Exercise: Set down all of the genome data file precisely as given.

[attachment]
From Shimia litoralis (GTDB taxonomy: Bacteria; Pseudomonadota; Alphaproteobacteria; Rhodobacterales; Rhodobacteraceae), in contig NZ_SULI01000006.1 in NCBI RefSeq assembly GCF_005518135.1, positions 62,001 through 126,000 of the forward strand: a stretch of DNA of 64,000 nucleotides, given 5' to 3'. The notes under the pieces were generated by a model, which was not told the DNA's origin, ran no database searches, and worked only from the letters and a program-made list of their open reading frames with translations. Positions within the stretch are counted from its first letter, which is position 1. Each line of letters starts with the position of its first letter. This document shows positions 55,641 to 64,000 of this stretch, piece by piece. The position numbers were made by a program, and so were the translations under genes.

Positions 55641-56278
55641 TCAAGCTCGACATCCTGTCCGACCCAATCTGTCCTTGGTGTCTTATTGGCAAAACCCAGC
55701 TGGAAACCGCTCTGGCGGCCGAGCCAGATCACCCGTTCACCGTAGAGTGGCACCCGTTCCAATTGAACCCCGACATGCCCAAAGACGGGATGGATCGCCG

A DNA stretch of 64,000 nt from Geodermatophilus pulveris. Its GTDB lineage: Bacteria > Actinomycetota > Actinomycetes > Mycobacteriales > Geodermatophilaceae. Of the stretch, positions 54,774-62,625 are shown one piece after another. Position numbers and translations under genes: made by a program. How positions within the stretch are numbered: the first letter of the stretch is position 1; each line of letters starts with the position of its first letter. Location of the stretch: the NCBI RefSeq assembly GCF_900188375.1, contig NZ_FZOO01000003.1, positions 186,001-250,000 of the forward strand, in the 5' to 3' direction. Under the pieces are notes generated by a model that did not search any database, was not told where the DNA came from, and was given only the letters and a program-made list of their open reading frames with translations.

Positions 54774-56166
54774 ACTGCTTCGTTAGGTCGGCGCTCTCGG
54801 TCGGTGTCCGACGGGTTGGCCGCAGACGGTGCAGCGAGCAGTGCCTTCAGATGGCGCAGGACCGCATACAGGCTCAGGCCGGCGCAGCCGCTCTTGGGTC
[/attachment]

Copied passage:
From Shimia litoralis (GTDB taxonomy: Bacteria; Pseudomonadota; Alphaproteobacteria; Rhodobacterales; Rhodobacteraceae), in contig NZ_SULI01000006.1 in NCBI RefSeq assembly GCF_005518135.1, positions 62,001 through 126,000 of the forward strand: a stretch of DNA of 64,000 nucleotides, given 5' to 3'. The notes under the pieces were generated by a model, which was not told the DNA's origin, ran no database searches, and worked only from the letters and a program-made list of their open reading frames with translations. Positions within the stretch are counted from its first letter, which is position 1. Each line of letters starts with the position of its first letter. This document shows positions 55,641 to 64,000 of this stretch, piece by piece. The position numbers were made by a program, and so were the translations under genes.

Positions 55641-56278
55641 TCAAGCTCGACATCCTGTCCGACCCAATCTGTCCTTGGTGTCTTATTGGCAAAACCCAGC
55701 TGGAAACCGCTCTGGCGGCCGAGCCAGATCACCCGTTCACCGTAGAGTGGCACCCGTTCCAATTGAACCCCGACATGCCCAAAGACGGGATGGATCGCCG

A DNA stretch of 64,000 nt from Geodermatophilus pulveris. Its GTDB lineage: Bacteria > Actinomycetota > Actinomycetes > Mycobacteriales > Geodermatophilaceae. Of the stretch, positions 54,774-62,625 are shown one piece after another. Position numbers and translations under genes: made by a program. How positions within the stretch are numbered: the first letter of the stretch is position 1; each line of letters starts with the position of its first letter. Location of the stretch: the NCBI RefSeq assembly GCF_900188375.1, contig NZ_FZOO01000003.1, positions 186,001-250,000 of the forward strand, in the 5' to 3' direction. Under the pieces are notes generated by a model that did not search any database, was not told where the DNA came from, and was given only the letters and a program-made list of their open reading frames with translations.

Positions 54774-56166
54774 ACTGCTTCGTTAGGTCGGCGCTCTCGG
54801 TCGGTGTCCGACGGGTTGGCCGCAGACGGTGCAGCGAGCAGTGCCTTCAGATGGCGCAGGACCGCATACAGGCTCAGGCCGGCGCAGCCGCTCTTGGGTC